85 lashes for gay men who had consensual sex
Two Indonesian men arrested for having gay sex have been sentenced to 85 lashings with a cane.
The defendants, aged 20 and 23, are the first to be sentenced to punishment for gay sex in Aceh.
The law put into place in the region two years ago allows for up to 100 lashes for ‘morality offences’.
Prosecutors asked for 80 lashes, but the judge decided to increase on this already horrific recommendation.
Gay sex is legal in the rest of Indonesia.
The men, who were identified in the court in Banda Aceh City by their initials – MT and MH – are from North Sumatra and Aceh respectively.
They arrived at the court handcuffed to each other, once again covering their faces with their clothes to hide their identities.
During the sentencing, the men bowed their heads and covered their faces with their hands.
Asked by presiding judge Khairil Jamal if they accepted the verdict, one of the men reportedly said softly: “Please reduce my sentence”.
The second nodded gently and did not say anything.
It had no effect.
The judge said while handing down the verdict that since the men had been “proven legally and convincingly guilty of committing gay sex, the defendants are sentenced to 85 strokes of the cane in public”.
“This is barbaric – this is another low point for Aceh, and also for Indonesia,” Andreas Harsono, Indonesia researcher for Human Rights Watch, told the South China Morning Post.
The men were informed on by their neighbour, who took video footage.
The video shows vigilantes kicking, slapping and insulting the men, according to Agence France-Presse.
One of the defendants is seen being repeatedly pushed by another man who prevents the couple from leaving the room, while the other defendant is naked and visibly distressed as he calls for help on his mobile.
The father of one of the defendants, who requested anonymity, previously told Digital Journal that he was unaware that his son was not straight before he was arrested.
“This is an ordeal for our family,” he said.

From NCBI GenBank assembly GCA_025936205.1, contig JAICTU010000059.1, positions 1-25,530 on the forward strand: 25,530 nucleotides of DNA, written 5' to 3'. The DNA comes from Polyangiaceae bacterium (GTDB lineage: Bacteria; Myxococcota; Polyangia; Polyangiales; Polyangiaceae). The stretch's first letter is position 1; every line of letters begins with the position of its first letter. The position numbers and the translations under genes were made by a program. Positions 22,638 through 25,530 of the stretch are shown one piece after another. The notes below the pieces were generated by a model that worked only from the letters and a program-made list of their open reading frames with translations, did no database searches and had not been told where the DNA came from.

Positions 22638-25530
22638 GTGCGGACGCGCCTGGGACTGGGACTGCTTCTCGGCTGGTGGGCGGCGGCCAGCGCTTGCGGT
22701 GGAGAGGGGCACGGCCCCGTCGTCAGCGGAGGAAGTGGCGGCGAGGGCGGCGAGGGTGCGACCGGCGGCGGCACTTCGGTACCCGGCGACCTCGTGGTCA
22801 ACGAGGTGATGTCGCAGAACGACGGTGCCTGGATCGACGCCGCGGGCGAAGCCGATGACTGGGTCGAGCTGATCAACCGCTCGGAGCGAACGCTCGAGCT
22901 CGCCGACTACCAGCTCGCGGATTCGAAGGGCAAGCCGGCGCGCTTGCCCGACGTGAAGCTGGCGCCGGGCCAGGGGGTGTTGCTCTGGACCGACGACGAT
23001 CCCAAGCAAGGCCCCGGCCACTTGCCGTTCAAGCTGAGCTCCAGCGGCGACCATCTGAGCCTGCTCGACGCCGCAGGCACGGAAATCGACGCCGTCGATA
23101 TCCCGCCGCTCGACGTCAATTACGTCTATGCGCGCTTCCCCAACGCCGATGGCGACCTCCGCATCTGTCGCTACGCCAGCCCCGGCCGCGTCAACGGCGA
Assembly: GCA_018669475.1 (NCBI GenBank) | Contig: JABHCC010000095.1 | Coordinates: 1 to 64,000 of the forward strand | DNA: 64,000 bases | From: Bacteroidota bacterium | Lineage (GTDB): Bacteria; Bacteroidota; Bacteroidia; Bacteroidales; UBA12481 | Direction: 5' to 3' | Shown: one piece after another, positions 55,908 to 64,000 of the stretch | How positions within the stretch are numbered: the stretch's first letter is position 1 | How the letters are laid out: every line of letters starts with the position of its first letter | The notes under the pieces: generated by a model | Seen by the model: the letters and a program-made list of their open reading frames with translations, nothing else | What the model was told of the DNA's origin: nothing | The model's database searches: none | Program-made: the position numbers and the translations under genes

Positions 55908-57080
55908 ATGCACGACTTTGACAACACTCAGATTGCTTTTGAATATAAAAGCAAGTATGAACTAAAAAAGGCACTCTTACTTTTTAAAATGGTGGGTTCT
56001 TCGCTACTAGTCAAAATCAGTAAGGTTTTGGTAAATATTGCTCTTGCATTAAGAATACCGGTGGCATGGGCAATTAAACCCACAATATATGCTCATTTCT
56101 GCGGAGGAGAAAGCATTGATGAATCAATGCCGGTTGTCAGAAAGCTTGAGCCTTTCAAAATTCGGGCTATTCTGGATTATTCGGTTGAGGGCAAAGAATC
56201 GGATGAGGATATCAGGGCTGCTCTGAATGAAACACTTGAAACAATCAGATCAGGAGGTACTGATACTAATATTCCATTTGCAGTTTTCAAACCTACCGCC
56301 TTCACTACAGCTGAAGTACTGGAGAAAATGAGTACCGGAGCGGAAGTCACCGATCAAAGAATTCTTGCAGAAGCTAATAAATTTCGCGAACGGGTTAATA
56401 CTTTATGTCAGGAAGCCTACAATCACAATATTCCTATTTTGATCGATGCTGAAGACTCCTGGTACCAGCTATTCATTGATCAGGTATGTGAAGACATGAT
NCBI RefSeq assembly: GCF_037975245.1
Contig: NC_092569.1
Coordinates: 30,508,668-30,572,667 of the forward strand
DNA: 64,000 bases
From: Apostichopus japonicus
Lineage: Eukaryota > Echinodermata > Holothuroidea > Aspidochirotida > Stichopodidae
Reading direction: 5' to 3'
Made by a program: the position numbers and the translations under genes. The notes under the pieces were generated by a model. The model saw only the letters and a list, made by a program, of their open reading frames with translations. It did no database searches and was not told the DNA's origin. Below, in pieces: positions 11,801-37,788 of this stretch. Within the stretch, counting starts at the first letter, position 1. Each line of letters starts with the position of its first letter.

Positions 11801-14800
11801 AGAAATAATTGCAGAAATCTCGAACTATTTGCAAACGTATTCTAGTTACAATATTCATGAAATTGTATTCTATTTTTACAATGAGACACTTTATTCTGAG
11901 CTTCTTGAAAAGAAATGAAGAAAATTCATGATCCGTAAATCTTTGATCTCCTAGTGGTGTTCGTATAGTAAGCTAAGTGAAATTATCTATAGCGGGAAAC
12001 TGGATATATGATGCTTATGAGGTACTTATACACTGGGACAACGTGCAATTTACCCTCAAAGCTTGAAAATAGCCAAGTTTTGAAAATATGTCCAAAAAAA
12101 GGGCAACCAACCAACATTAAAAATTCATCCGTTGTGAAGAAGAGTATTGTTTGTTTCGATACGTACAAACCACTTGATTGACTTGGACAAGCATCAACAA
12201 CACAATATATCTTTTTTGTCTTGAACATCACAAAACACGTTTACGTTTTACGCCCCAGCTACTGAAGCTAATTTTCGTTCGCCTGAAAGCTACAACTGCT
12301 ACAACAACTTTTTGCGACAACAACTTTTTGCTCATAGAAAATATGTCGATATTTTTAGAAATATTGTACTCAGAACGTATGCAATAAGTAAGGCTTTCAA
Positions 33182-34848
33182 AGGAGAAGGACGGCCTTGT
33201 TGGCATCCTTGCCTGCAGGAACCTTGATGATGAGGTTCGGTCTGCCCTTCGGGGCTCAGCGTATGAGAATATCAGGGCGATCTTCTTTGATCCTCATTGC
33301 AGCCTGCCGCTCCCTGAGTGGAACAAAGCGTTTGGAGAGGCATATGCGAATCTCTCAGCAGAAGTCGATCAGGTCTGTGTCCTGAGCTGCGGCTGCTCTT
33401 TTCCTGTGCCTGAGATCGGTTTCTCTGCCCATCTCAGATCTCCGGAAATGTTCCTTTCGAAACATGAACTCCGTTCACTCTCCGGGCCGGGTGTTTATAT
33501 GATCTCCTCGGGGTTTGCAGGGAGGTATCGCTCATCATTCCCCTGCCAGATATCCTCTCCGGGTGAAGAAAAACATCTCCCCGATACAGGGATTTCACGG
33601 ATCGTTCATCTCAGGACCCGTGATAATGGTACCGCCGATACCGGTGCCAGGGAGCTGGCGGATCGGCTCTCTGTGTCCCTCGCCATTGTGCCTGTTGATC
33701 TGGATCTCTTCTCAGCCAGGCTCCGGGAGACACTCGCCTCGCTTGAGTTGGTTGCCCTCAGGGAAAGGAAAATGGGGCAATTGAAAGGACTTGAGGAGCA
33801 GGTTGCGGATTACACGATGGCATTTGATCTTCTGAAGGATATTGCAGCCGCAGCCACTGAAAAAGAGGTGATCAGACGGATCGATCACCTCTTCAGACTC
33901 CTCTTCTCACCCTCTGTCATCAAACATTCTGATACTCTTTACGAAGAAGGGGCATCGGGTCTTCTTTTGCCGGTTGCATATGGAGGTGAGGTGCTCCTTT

“After this problem is resolved, we will send him to an Islamic boarding school to be educated so he won’t be deviant anymore.”
Indonesia, attitudes towards LGBT people have become steadily more extreme in recent years despite a growing gay population.
Marzuki, head of the Aceh Provincial Sharia Law Department, said residents in the local area had been suspicious of the men because they of their apparent intimacy, and deliberately set out to catch them having sex.
Indonesia is officially a secular country, but Aceh, where the two men live, practises Shariah law.
It is the only province in the Muslim-majority country to do so, having won this concession from the government as part of a 2005 autonomy deal.
The agreement was created to end a bloody decades-long conflict between Muslim separatists and the military in which thousands died.
While homosexuality has never been illegal in Indonesia, attitudes towards LGBT people have become steadily more extreme in recent years despite a growing gay population.
The Indonesian Psychiatrists Association classifies homosexuality, bisexuality and being transgender as illnesses.
Earlier this month, eight men were arrested for holding a “gay party” in Surabaya, the second biggest city in Indonesia.
The two alleged organisers of the event could face up to 15 years in prison.
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And in January, petitioners argued in the country’s Constitutional Court that sex outside of marriage – such as LGBT sex – could turn Indonesia into an “uncivilised nation” and should be criminalised.
A gay couple from the country’s North Sulawesi province were arrested last year after they posted photos on Facebook showing them kissing in bed.
Also last year, it was announced that the country’s government would clamp down on gay culture – instituting a ban on online “gay propaganda” after a request from the police.
Communications ministry spokesman Noor Iza confirmed that apps including Grindr, Blued and BoyAhoy would be blocked in the country, claiming they were “promoting gay lifestyles”.
Last month, a study found that anti-LGBT discrimination could be costing Indonesia as much as $12 billion every year.